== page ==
"I hate these blurred lines." Robin Thicke certainly gets this point across in his hit song, appropriately titled "Blurred Lines." The song has been quite the rage since its July 30 debut and quickly climbed the charts to number one within its first week.
But once people started dancing, the question eventually popped up: "Hey, what is he talking about?" And thus began the controversy about the lyrics, the video, and what it all means in terms of the relationship between men and women.
There seems to be two major criticisms buzzing around: One, that the song exploits women and, two, that it is "rape-y." While it is hard to deny that the song is exploitative -- the uncensored video involves women traipsing around naked while Thicke and his cohorts are fully dressed -- the argument that the song is about rape is a gross overreaction.
The "rape-y" argument suggests that the lyric "I know you want it" promotes the notion that "no" really means "yes" in regard to a woman consenting to sex. This is simply not the case. Thicke is very clearly referring to being in a club (or anywhere where men and woman are doing their mating dance) and feeling like he is getting mixed signals -- "blurred lines" -- from the woman that he is flirting with.
The lyric that follows, "but you're a good girl," conveys a common theme for women's sexuality. A "bad girl" expresses her sexuality and is aggressive about seeking out sexual experiences while a "good girl" abstains from sex to maintain her purity.
Along with its popularity, the song touches on a deeper underlying issue in our culture about the state of our sexual expression. In a few words, it sums up the essence -- and dysfunction -- of the way men and women are taught about sexuality.
Why can't a woman "want it" and also be a "good girl"? In today's society, both in America and around the world, men are generally heralded for their sexual prowess while women are vilified. For example, when a teenage boy wants to have sex for the first time, he may tell his father who gives him a pat on the back, a condom, and tells him to go have fun. It is a sign that the boy is entering into manhood. On the other hand, when a teenage girl has sex, she will often keep it a secret out of shame and embarrassment. She may be considered to be impure or slutty. So, for a woman, being "good" is clearly to abstain from sex and sexual expression.
Who exactly are the boys supposed to be having sex with if the girls are taught that sex is wrong? Well, those very same girls. Therefore, a girl must be "bad" in order for it to be okay that she is having sex. And thus the struggle -- the "blurred lines" -- begins, leading to a lot of frustration from the male perspective and a lot of guilt and confliction from the female side.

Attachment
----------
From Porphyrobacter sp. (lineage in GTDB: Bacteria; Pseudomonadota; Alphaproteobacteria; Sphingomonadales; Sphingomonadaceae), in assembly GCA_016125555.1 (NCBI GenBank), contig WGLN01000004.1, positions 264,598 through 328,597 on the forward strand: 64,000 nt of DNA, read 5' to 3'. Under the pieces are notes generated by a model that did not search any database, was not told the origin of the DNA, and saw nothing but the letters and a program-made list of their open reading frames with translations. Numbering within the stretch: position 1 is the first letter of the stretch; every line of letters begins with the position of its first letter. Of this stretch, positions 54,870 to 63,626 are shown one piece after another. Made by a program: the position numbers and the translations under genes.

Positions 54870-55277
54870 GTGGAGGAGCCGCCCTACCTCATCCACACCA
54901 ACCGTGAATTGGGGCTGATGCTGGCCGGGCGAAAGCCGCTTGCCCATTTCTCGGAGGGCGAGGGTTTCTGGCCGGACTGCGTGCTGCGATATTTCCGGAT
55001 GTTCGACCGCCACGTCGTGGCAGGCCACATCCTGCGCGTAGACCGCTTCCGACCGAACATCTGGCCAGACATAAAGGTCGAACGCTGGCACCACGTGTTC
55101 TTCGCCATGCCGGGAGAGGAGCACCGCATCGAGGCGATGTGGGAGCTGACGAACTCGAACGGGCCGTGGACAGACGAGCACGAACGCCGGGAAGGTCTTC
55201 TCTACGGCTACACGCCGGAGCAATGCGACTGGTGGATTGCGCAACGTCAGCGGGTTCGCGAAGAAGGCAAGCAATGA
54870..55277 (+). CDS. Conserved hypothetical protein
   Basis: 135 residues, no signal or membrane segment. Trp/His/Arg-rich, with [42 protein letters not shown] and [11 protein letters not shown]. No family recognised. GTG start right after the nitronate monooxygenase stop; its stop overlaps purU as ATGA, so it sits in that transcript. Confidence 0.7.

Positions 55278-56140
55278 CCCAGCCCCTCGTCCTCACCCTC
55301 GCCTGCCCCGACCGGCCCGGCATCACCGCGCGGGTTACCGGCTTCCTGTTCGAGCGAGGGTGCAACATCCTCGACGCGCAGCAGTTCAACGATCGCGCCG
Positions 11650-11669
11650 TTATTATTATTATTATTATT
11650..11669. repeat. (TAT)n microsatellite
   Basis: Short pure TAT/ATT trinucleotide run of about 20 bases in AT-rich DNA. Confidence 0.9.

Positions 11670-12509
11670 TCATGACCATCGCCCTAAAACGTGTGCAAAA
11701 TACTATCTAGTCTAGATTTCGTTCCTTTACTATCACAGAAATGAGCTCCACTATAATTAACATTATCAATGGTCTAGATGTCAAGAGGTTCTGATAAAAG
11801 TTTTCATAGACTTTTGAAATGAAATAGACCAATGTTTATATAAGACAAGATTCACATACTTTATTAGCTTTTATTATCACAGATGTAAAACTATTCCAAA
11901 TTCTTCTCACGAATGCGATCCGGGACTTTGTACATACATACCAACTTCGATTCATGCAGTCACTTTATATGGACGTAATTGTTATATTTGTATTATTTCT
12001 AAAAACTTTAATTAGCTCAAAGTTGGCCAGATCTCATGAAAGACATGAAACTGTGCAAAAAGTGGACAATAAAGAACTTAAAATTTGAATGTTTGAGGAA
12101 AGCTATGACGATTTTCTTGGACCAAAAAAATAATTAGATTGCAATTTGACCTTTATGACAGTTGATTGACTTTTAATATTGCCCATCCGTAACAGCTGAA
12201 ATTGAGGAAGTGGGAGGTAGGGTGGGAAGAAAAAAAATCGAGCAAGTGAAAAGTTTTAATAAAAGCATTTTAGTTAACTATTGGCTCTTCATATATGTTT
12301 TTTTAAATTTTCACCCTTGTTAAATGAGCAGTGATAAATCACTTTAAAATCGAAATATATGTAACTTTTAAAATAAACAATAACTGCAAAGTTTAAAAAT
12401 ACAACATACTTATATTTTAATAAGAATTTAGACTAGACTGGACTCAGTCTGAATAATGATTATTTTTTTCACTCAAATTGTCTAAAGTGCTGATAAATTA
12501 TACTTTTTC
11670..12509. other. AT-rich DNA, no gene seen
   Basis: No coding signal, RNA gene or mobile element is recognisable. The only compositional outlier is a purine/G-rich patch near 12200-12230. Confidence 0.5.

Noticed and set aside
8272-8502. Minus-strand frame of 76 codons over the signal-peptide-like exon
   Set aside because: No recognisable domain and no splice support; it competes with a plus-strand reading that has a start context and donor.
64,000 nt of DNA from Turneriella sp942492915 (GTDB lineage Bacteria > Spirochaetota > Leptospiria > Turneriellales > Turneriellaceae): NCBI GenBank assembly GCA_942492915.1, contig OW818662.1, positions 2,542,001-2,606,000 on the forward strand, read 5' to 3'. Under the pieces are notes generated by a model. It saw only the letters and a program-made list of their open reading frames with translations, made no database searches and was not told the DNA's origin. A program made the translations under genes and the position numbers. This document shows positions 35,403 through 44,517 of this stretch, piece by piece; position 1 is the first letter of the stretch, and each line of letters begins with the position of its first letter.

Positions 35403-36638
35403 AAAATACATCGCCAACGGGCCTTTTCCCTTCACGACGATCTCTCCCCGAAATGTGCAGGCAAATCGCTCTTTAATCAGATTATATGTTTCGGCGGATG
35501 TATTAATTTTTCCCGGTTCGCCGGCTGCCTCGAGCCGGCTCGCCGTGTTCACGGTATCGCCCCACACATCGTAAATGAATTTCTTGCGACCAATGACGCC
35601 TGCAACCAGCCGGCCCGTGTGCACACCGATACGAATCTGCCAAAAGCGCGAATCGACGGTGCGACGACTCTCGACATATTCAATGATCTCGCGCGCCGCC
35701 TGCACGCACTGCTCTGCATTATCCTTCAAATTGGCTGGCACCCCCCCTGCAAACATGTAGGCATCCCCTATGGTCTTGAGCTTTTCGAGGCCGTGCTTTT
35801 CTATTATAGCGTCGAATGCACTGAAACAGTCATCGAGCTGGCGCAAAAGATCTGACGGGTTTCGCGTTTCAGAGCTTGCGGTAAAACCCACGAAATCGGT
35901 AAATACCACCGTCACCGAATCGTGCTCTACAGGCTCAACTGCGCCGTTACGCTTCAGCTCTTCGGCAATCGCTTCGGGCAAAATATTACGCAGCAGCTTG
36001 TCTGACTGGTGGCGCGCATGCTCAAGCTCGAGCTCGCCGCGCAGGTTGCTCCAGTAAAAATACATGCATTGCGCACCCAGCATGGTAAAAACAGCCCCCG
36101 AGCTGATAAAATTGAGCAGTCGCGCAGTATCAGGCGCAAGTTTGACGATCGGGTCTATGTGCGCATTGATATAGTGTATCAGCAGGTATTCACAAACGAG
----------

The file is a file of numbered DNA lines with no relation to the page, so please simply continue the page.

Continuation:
To clear these "blurred lines" we suggest to bring more consciousness and understanding to sexual energy, or "Sexual Life Force Energy" (SLFE). SLFE is the spark of all life; it's how we got here. It's life force in all that is alive -- humans, animals, and plants -- to procreate and perpetuate existence. It's sex, orgasm, and yes, it is the energy that fuels creating anything and everything from our evening meal to a great piece of art. It then seems absurd that this energy should be anything but celebrated.
Humans have the unique capacity to become aware of and ultimately guide their SLFE. Unlike animals, we are not bound by instinct and being in heat -- though we are of the same biological make up. Rather, we are able to choose how we use our SLFE. The more we can become aware, the more we can see that this energy is available to us not just when we are having sex, but in all we do. It can be used to create whatever we want to bring into our lives such as good health, well-being, fulfilling relationships, endeavors, and careers. Anything that is creative and joyful stems from SLFE.
However, we are not often conscious of this choice. We act on auto pilot and follow our desires and impulses or act out our conditioned stories ("good girl/bad girl") instead of tapping into our creative power. However, with awareness and practice, we can learn to reconnect consciously with our SLFE. Through this understanding, men and women can come into balance within themselves and then with one another.
Here is what will help us to cultivate the true celebration of that sexual life force energy:
• For men, it's learning to sustain that precious energy through breath and energy practices that allows for integrating their sexual with their heart energy. By practicing mastery, frustration will dwindle as the "need" to have sex will be less consuming and avails play, joy and presence.
• For women, reawakening their feminine energy is key to restoring balance and experiencing joy. Through breath and energy work she can start to rekindle the SLFE spark that had been dimmed from early negative messages. Bringing consciousness to her body, heart and spirit allows her to shift to seeing sexual energy as GOOD and that sex, consciously chosen, is wonderful and enlivening. The guilt and inner conflict will begin to fade.
By taking one moment at a time and bringing awareness to sexual energy as it arises, one can practice enjoying each experience of sexual expression, in whatever form it takes (flirting, hugging, kissing, touching...) without attachment to an end goal. Then the choice to have sex becomes a conscious decision, which ultimately leads to better orgasms and deeper connection with oneself and another.
To learn more about these practices by going to www.TantraNova.com
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